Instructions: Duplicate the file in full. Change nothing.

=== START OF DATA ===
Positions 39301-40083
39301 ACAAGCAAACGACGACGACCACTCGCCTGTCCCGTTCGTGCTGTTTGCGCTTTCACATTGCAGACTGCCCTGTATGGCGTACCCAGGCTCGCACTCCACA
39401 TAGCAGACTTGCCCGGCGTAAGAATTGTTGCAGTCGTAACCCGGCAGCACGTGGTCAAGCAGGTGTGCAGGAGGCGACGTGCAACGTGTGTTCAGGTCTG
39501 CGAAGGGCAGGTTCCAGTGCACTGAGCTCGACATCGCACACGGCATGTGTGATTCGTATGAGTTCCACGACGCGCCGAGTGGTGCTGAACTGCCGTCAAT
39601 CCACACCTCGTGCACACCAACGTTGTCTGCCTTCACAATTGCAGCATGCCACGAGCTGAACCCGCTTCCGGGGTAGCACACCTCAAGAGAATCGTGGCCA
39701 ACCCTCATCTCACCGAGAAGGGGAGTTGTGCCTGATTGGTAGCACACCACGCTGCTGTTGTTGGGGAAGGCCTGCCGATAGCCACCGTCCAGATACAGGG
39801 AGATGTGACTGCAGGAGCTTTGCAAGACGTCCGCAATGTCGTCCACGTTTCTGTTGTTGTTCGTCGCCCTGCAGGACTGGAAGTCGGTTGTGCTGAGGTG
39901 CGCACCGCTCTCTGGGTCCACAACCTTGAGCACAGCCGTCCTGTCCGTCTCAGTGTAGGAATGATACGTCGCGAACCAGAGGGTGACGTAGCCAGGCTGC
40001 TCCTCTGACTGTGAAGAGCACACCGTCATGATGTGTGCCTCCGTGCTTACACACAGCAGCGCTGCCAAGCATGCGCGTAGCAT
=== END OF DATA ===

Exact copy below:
Positions 39301-40083
39301 ACAAGCAAACGACGACGACCACTCGCCTGTCCCGTTCGTGCTGTTTGCGCTTTCACATTGCAGACTGCCCTGTATGGCGTACCCAGGCTCGCACTCCACA
39401 TAGCAGACTTGCCCGGCGTAAGAATTGTTGCAGTCGTAACCCGGCAGCACGTGGTCAAGCAGGTGTGCAGGAGGCGACGTGCAACGTGTGTTCAGGTCTG
39501 CGAAGGGCAGGTTCCAGTGCACTGAGCTCGACATCGCACACGGCATGTGTGATTCGTATGAGTTCCACGACGCGCCGAGTGGTGCTGAACTGCCGTCAAT
39601 CCACACCTCGTGCACACCAACGTTGTCTGCCTTCACAATTGCAGCATGCCACGAGCTGAACCCGCTTCCGGGGTAGCACACCTCAAGAGAATCGTGGCCA
39701 ACCCTCATCTCACCGAGAAGGGGAGTTGTGCCTGATTGGTAGCACACCACGCTGCTGTTGTTGGGGAAGGCCTGCCGATAGCCACCGTCCAGATACAGGG
39801 AGATGTGACTGCAGGAGCTTTGCAAGACGTCCGCAATGTCGTCCACGTTTCTGTTGTTGTTCGTCGCCCTGCAGGACTGGAAGTCGGTTGTGCTGAGGTG
39901 CGCACCGCTCTCTGGGTCCACAACCTTGAGCACAGCCGTCCTGTCCGTCTCAGTGTAGGAATGATACGTCGCGAACCAGAGGGTGACGTAGCCAGGCTGC
40001 TCCTCTGACTGTGAAGAGCACACCGTCATGATGTGTGCCTCCGTGCTTACACACAGCAGCGCTGCCAAGCATGCGCGTAGCAT